In the past it was thought that CSF could be distinguished from other fluids by it's glucose content. Testing of the fluid dripping from the nose for glucose is no longer thought to be useful. Testing for beta-transferrin may help determine if it is CSF or something else. While not difficult to implement, have not had much success with this method. Others report success and also that patients can be sent home with a test-tube to collect drainage.
A surer method to detect CSF leak than collecting drainage is to inject radioactive label or a fluorescent dye into the spinal fluid and test for the label or dye in the fluid. Nasal pledgets can be left in the nose for extended periods, enabling detection of intermittent rhinorhea. 0.5 ml of 5% fluorescein diluted in 9.5 cc of CSF is used (according to Hilinski et al, 2001). Smaller amounts are used in children. (Lue and Manolidis 2004). It is useful to use control pledgets under the upper lip for comparison. the test is analyzed under ultraviolet light. No complications were reported by Montgomery in more than 200 injections of fluorescein. Seth et al (2010) used this technique during surgery. However some authors have reported seizures from fluorescein can occur. For this reason, this method is not recommended.
|Mechanism through which CSF leaks cause hearing changes via endolymphatic hydrops(Michel and Brusis, 1992). This diagram shows the general idea but it is inaccurate as there are other pathways for CSF flow other than the cochlear aqueduct.||Michel and Brusis, 1992. Illustration of low tone hearing loss type of audiogram following myelogram. 1,2,3 are about 1 month apart.|
Audiometry (hearing testing) is sometimes affected by CSF-leak. (Kilickan and Gurkan, 2003; Michel and Brusis 1992; Walsted, Salomon et al. 1991; Walsted, Salomon et al. 1991; Walsted, Salomon et al. 1993; Walsted, Salomon et al. 1993; Walsted, Nielsen et al. 1994; Walsted, Nilsson et al. 1996; Walsted, Salomon et al. 1996; Walsted 1998; Walsted 2000). The pattern of hearing loss may closely resemble that of Meniere's disease and exhibit a low-tone sensorineural pattern.
Although logically, hearing in persons with CSF leaks should improve in the supine position, as pressure goes up in the cranial compartment, this has been little studied. One would also think that tests that correlate with hearing, such as OAEs, could be postural too. Unfortunately, a confounding problem with both postural hearing and OAE testing, is that middle ear pressure may change with posture.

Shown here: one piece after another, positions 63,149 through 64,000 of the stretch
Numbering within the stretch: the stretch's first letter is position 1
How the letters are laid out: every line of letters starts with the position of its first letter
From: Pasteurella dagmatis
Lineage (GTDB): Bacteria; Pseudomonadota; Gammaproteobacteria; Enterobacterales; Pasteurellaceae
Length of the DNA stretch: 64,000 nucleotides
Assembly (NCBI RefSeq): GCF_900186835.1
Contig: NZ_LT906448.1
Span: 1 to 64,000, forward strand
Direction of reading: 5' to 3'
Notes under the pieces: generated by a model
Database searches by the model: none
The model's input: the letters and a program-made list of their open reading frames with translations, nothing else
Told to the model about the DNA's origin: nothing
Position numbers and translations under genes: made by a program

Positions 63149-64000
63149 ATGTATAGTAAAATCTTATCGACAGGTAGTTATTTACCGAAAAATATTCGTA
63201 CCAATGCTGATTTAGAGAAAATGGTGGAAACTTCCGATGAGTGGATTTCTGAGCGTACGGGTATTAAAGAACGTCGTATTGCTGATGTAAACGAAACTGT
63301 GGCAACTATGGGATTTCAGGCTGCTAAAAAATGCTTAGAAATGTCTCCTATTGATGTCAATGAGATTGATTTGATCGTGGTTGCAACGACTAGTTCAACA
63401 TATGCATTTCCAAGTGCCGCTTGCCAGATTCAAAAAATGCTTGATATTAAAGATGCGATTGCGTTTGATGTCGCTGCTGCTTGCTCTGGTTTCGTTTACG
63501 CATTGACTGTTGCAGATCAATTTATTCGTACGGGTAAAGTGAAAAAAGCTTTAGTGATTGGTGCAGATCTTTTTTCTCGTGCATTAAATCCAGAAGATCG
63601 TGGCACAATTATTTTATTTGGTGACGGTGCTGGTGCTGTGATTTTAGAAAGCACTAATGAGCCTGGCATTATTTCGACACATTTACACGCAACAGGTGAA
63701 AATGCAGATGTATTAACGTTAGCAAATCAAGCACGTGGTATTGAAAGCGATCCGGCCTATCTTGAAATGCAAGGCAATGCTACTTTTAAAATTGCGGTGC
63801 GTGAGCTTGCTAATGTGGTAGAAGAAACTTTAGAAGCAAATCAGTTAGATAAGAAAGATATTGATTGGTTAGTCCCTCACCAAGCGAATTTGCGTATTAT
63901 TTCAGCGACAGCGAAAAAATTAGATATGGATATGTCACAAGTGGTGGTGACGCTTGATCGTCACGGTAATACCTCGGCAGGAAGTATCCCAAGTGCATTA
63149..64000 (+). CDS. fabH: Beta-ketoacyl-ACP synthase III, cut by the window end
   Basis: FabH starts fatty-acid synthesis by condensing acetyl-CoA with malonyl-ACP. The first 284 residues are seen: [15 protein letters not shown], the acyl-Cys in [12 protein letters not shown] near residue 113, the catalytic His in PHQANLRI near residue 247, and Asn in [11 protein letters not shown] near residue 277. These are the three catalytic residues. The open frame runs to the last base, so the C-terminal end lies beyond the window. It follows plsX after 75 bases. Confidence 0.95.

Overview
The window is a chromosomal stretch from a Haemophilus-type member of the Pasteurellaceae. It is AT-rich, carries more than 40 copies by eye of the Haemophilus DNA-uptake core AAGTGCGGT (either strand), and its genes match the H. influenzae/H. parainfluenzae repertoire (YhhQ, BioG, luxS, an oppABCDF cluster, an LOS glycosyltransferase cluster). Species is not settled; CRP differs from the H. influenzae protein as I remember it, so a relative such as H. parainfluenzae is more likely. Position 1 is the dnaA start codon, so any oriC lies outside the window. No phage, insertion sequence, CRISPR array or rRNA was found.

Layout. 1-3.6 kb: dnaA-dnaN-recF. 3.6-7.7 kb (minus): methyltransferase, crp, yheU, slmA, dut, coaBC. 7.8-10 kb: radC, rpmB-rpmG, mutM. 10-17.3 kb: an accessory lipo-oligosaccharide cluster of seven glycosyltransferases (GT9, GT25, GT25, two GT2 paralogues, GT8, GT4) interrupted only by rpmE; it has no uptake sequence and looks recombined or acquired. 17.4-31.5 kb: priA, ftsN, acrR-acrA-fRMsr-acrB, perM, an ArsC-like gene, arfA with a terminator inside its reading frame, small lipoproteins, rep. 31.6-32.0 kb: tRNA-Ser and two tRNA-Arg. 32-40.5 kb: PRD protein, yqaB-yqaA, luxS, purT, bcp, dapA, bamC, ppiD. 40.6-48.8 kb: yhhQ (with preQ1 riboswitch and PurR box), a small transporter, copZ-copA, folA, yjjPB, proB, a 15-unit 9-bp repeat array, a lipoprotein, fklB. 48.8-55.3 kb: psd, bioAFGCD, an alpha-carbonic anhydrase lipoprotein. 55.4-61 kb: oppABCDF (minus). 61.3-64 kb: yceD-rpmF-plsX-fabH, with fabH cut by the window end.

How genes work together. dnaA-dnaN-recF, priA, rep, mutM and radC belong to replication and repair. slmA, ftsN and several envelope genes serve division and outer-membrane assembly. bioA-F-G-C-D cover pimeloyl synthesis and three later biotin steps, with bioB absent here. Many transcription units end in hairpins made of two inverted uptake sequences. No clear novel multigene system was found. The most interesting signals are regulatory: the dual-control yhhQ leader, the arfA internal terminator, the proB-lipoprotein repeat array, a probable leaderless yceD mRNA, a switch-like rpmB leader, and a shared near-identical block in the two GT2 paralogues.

Treatment of CSF leak may include bed rest, hydration and steroids. Abdominal binders may be helpful. (Scheviak, 2008). Epidural blood patch as well as injection of fibrin glue is used in patients with spinal leaks who fail noninvasive measures. Blood patches are generally thought to be safe but occasional reports of increased CSF pressure and persistent epidural fluid collections have been reported.
The overwhelming majority of patients have a spinal level leak, although they are generally higher than the lumbar level (Mokri, 1997). Surgical repair may be performed in patients that fail blood patch if the site of the leak has been identified.
Leaks in persons with fluid in their ears. Here the leak cannot be in the spine, and blood patches are irrational.
- In theory, a ventilation tube should not be put into an ear with a CSF leak, as this might provide a route for infection to enter the brain. Practically however, the middle ear is not sterile --and it communicates with the nose through the eustachian tube. Rao and Redleaf (2014) reported meningitis in 22 patients who refused surgery with CSF otorrhea. From this report, it would seem that the risk is about 5% when the ear drum is open.
- Surgical repair is used in patients with leaks in the skull, and in the Trephine syndrome.
- Skull base leaks are generally repaired from below. This us usually through the middle fossa. Other options include through the mastoid. Small areas including neural tissue may be amputated, cartilage or bone from elsewhere can be used to repair, and thin areas of the bone can be covered with bone cement. Large areas of brain herniation are reduced or cranialized.
- About 3 months after the surgery, another spinal tap is recommended checking for low CSF pressure.